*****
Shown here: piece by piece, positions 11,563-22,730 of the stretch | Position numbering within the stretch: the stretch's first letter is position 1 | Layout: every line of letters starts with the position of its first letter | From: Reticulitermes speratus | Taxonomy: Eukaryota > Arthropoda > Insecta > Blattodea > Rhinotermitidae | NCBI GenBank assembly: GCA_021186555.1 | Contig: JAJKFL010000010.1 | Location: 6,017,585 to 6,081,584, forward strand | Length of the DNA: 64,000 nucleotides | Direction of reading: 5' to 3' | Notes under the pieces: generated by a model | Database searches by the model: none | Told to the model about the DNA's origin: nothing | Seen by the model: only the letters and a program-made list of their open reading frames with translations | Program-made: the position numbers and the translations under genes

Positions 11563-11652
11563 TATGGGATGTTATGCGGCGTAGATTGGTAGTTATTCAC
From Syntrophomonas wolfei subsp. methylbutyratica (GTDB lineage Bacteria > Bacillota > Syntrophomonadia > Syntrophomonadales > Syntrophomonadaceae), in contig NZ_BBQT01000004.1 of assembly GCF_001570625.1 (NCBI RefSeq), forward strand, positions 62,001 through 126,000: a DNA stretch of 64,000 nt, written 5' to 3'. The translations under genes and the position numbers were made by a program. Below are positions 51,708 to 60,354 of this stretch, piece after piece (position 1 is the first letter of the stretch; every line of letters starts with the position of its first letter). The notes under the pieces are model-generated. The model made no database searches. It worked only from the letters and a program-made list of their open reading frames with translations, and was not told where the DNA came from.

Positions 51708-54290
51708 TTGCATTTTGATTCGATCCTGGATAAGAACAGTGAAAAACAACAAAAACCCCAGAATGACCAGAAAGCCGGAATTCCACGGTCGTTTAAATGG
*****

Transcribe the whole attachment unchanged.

Shown here: piece by piece, positions 11,563-22,730 of the stretch | Position numbering within the stretch: the stretch's first letter is position 1 | Layout: every line of letters starts with the position of its first letter | From: Reticulitermes speratus | Taxonomy: Eukaryota > Arthropoda > Insecta > Blattodea > Rhinotermitidae | NCBI GenBank assembly: GCA_021186555.1 | Contig: JAJKFL010000010.1 | Location: 6,017,585 to 6,081,584, forward strand | Length of the DNA: 64,000 nucleotides | Direction of reading: 5' to 3' | Notes under the pieces: generated by a model | Database searches by the model: none | Told to the model about the DNA's origin: nothing | Seen by the model: only the letters and a program-made list of their open reading frames with translations | Program-made: the position numbers and the translations under genes

Positions 11563-11652
11563 TATGGGATGTTATGCGGCGTAGATTGGTAGTTATTCAC
From Syntrophomonas wolfei subsp. methylbutyratica (GTDB lineage Bacteria > Bacillota > Syntrophomonadia > Syntrophomonadales > Syntrophomonadaceae), in contig NZ_BBQT01000004.1 of assembly GCF_001570625.1 (NCBI RefSeq), forward strand, positions 62,001 through 126,000: a DNA stretch of 64,000 nt, written 5' to 3'. The translations under genes and the position numbers were made by a program. Below are positions 51,708 to 60,354 of this stretch, piece after piece (position 1 is the first letter of the stretch; every line of letters starts with the position of its first letter). The notes under the pieces are model-generated. The model made no database searches. It worked only from the letters and a program-made list of their open reading frames with translations, and was not told where the DNA came from.

Positions 51708-54290
51708 TTGCATTTTGATTCGATCCTGGATAAGAACAGTGAAAAACAACAAAAACCCCAGAATGACCAGAAAGCCGGAATTCCACGGTCGTTTAAATGG